On Sunday morning of Memorial Day Weekend 2013, a simple article about Stars for our Troops was released on the internet at 6:08 AM. By Monday night, Stars had received over 1,000 messages from around the world for Stars to be mailed to those serving, veterans, people wanting to be Star Makers, and the “Is this legal?” calls and e-mails.

A couple of local groups had been working with me over the last couple of years, and frantic calls were made as we faced a task no one could have predicted. I had about 3,000 Stars pouched (60 Bags) and ready for distribution and that amount would not have taken care of just the requests to mail to our Veterans. At that time, at least 50 Star Maker kits were needed (2 cantons, 100 pouches, business cards and completed Stars). It was noted in the article and also on the website that 2 bags of 50 Stars each would be mailed to anyone currently serving, and one bag of 50 Stars mailed to any veteran. Included with the Stars would be a Thank You card with your own message to your loved one, and a copy sent to you.

The process is simple, but so much to do to complete all Stars and kits. All cantons are washed because they are donated from across the country and carry pollution and pollen from their areas. Some even come with critters (spiders, stink bugs), cocoons, dirt and mildew. We collected flags, washed the cantons and then started cutting. Notes were printed and cut, pouches and sandwich bags were purchased. A date was set to handle the task as one great big (work) Star party.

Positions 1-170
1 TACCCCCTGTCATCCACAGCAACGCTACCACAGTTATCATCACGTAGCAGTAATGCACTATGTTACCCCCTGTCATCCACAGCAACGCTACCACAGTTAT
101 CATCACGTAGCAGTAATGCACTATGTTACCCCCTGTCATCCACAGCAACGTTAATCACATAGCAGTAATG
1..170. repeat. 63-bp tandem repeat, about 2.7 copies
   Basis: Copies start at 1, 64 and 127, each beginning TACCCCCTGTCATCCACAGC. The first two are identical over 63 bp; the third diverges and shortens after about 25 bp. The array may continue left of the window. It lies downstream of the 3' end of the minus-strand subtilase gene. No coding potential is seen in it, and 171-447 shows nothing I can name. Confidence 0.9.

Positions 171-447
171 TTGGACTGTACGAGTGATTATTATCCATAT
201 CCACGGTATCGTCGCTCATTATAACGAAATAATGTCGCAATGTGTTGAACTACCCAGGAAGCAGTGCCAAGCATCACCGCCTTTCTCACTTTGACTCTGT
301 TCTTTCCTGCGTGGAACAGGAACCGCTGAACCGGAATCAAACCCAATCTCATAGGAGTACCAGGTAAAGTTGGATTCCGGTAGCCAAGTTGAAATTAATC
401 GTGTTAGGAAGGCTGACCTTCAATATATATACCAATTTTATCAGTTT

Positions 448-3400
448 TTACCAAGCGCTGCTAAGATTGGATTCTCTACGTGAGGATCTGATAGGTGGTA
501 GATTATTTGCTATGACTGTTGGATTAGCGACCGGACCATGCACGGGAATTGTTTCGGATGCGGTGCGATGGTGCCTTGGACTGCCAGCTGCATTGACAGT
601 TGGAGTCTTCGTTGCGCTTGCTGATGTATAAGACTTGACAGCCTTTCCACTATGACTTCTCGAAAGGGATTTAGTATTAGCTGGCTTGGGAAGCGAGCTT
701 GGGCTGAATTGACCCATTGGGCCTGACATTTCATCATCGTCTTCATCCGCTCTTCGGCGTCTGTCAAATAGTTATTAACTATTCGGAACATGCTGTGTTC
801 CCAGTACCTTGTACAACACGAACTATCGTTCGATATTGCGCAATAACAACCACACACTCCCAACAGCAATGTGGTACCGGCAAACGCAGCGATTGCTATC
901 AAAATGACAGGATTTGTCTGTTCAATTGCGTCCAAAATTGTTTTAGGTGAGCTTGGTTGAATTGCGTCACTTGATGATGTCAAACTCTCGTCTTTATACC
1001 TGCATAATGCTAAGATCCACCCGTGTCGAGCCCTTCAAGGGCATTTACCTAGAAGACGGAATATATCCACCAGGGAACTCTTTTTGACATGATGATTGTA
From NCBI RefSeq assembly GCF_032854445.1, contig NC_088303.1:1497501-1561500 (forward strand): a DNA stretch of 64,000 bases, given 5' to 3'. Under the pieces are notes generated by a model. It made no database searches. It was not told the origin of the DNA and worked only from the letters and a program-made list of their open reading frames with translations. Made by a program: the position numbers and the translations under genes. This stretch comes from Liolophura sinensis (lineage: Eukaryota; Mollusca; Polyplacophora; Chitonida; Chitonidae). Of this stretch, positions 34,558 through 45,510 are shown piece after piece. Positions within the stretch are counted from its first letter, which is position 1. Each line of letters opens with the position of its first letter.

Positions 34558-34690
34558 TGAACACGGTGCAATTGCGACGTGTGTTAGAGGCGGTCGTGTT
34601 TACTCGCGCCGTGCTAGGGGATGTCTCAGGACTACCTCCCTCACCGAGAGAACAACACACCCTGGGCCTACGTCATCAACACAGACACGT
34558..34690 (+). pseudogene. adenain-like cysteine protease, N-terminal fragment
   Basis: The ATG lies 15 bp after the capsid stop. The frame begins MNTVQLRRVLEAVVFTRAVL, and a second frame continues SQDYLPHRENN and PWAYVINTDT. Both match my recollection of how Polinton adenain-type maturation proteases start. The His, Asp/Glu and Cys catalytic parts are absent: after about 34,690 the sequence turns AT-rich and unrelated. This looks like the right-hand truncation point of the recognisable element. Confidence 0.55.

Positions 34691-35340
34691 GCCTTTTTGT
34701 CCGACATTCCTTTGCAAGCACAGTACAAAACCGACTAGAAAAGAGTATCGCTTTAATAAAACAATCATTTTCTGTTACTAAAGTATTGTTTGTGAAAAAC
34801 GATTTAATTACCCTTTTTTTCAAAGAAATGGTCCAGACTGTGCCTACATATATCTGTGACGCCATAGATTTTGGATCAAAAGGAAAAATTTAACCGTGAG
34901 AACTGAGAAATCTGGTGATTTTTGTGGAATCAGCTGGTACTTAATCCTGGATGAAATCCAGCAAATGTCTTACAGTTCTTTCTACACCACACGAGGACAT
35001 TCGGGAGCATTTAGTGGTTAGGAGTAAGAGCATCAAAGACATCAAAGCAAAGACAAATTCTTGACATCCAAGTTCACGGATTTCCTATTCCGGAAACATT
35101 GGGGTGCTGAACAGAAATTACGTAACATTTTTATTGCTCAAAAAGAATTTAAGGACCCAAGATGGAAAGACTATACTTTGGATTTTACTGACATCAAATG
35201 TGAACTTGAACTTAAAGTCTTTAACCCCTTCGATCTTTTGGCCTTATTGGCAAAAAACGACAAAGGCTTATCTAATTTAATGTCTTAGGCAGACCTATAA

Three days after the article was introduced to the world through the internet, packages starting arriving addressed to Stars for our Troops c/o Gettysburg Flag Works.. Flags from across the country were sent with comments and Thank You for what you are doing, stories about the flags, flags that were printed, flags that had very large Stars, but flags from so many people, businesses, organizations, schools, libraries and medical facilities. What an honor to have touched so many and their willingness to participate in this project.

Surprises kept coming as the key group that had been working with me took cantons home to wash, and then cut the Stars out so they were ready to be pouched. They had their neighbors helping to cut. It was an honor to have so many willing to do what needed to be done to get all of the Stars pouched and mailed. We had an assembly line to get the Star Maker kits out. The post office kept seeing me show up with mail and we laughed at the length of the printout for the postage. We were also lucky that only a few recipients did not receive their Stars, but new Stars were mailed immediately due to opened envelopes.